Bob: Reading your last comment, an analogy came to my mind regarding Westboro Baptist Church. Think of it this way – the Christian faith is the absolute most delicious and plentiful food imaginable. And, it’s always available. Unfortunately, there’s something utterly gross, rotten and stinking to high heaven in the fridge. And, when we’d love to open the fridge to get a chunk of Christian faith, we can’t get past the smell of Westboro. On that point, I don’t think the Westboro types diminish the Christian faith – even if their actions truly stink up the place. Rather, I think the actions of the Westboro types more accurately reflect a lack of Christian virtue within their lives.

JH: There are many of us who aren’t Christian who’d be more willing to think about Christianity. But we remember the last thousand times Christians have tried to inflict their morals on us, called us devil worshippers, harassed us at work, knocked on our doors, left us tracts, wrote letters to the editor, or called for our death or imprisonment. I think everyone agrees that this isn’t the way it’s supposed to be. I still can’t see that grace is that simple. Or rather, as you imply, grace just IS – by definition. I still think if one isn’t living up to their Christian tenants, then one is a crappy a Christian like, well, most of the Christians out there.

So, how best does one follow-up or otherwise continue this conversation? I’ve heard Bob George, author of Classic Christianity, give an analogy how it’s the same sun that both hardens clay and melts wax. His inference, I think, was that God’s mercy tends to harden some individuals while at the same time it also has the effect of humbling others to their own sin and the need for a savior. Are discussions such as this counter-productive? Maybe JH’s heart is hardened against Christianity to a degree that he can’t contemplate that peace that passes all understanding because of what he sees as the outward behaviors and actions being the definitive “result” of “being a Christian”.

Thoughts, anyone?

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Identifying Absolute Truth; My “Relatively” Feeble Attempt

December 29, 2010 5 comments

I while ago I responded to an atheist friend’s Facebook comment about blaming Republicans for (at the time) the failure of congress to pass the 911 first responder’s (Zadroda) bill allocating money to those first responders experiencing continued health issues from the response and clean-up efforts on the 2001 attacks on the World Trade Center in New York City.  We went back and forth as to some political thoughts highlighting our respective positions.  I’m definitely conservative and JH is definitely liberal.  Eventually, the discussion weaved its way through the concept of grace and we ended up with my being challenged to support the notion of absolute truth.  I initially thought this would be a relatively (pun intended) easy task.  But as I began, the reality set in that I’m unable to defend absolute truth apart from the doctrines of my Christian faith.  That’s clearly not what I intended to end up with.  For me, however, this was a good exercise and after all was said and done, I thought readers of this blog might be interested in my $0.02 worth regarding absolute truth.  I don’t intend for this ‘paper’ to be the end-all of my philosophical thoughts related to the concept of absolute truth.  However, it’s a start and we’ll see where we go from here.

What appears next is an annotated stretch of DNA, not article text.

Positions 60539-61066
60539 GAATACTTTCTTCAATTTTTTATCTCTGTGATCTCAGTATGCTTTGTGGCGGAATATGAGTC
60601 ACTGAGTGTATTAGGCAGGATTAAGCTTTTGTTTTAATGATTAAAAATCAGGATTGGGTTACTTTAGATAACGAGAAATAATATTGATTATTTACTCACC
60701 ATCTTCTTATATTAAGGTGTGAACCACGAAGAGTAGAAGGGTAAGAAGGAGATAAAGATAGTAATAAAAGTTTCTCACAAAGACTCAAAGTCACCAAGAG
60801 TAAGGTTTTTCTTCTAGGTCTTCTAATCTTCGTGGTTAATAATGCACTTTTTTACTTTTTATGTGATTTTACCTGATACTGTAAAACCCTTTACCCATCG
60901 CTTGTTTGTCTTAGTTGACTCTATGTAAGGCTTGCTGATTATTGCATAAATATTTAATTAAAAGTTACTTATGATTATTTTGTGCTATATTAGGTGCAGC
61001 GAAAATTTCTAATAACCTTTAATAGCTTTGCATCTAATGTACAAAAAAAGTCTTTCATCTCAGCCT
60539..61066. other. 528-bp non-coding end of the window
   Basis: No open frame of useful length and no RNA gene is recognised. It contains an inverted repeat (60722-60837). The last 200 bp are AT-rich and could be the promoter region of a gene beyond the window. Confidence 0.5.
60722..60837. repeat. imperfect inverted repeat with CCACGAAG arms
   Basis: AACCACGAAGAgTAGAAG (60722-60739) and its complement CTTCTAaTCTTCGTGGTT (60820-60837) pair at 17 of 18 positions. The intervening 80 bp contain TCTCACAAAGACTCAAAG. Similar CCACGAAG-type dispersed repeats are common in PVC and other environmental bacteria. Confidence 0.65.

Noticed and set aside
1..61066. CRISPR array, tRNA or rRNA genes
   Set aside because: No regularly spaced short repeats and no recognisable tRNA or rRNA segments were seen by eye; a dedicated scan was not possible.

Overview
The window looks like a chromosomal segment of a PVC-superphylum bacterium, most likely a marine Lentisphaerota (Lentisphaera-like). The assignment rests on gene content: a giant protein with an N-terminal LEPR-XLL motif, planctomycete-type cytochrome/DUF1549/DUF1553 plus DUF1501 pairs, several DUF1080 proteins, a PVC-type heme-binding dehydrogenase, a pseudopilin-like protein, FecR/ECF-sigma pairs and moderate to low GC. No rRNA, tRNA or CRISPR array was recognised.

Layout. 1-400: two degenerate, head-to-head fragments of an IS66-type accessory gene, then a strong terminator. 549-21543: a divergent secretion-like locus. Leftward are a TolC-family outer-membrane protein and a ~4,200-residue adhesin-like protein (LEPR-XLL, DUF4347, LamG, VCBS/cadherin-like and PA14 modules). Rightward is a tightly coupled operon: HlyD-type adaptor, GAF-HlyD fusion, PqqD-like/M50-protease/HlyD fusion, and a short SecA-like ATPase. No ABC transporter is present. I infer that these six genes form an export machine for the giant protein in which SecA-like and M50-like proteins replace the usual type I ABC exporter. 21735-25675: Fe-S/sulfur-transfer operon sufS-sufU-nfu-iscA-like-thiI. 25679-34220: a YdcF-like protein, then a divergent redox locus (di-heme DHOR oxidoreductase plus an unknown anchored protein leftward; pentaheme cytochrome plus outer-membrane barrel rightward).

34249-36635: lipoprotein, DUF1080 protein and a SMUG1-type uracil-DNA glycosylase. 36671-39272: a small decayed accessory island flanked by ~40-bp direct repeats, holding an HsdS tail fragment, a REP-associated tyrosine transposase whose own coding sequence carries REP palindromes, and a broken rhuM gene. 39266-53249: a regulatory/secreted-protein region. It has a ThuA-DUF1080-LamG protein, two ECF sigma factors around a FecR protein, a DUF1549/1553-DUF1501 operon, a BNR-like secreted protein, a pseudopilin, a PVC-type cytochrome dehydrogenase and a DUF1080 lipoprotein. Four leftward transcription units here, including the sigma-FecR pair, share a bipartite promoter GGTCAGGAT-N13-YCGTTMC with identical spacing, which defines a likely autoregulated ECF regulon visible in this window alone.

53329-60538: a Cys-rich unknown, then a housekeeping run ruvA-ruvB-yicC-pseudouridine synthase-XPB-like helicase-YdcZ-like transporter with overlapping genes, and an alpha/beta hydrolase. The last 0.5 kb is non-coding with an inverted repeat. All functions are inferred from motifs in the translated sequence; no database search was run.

I appreciate the chance to think through and reflect on aspects of my Christian faith that for all intents and purposes I’ve simply taken for granted.  If nothing else, I’ve had to delve into a somewhat shallow aspect of my beliefs and I thank you for that.  Well, on to the matter at hand.

First, we need to dispense with the boilerplate stuff.  These terms and definitions come from one of the books noted below:

  • Absolutism: Principle standards, which are objective rather than relative.
  • Objectivism: Moral values and principles exist independent to individuals thereby providing norms to which something can be judged as either true or false.
  • Subjectivism: Emphasizing the individual self or subject as the creator of meaning, truth or values.
  • Relativism: Claiming there’s no such thing as absolute truth because what is regarded as true varies from person to person.  Truth, therefore, is seen as relative to a person’s time, place or circumstances.

I like the definition of “absolute truth” as a fixed point of reference that doesn’t change with respect to situations or circumstances.  An easy visual example is that of a chair placed in the center of dark room such that, even if blindfolded, one can navigate throughout the room always knowing where they are with respect to the chair.  However, if the chair moves when the person moves, there’s no longer a fixed reference point.

You’d asked for some examples of absolutes.  The only thing I actually had in mind when offering to provide “some” examples of absolutes was gravity.  However, a little brainstorming brought the below list of absolutes that are at least within the physical world:

  • Gravity – Irrespective of something’s size or mass, the object will fall to the ground at the same rate of speed because of gravity.
  • Ohm’s law – Apply one volt through a one ohm resistor and you’ll have one amp of current which equates to one watt of power.
  • A traffic light – green light means “go” and a red light means “stop”.
  • Airplane/marine external indicators – green means starboard (right) and red means port (left).
  • Food – if one doesn’t eat, they’ll (eventually) die.
  • Mathematics – 1+1=2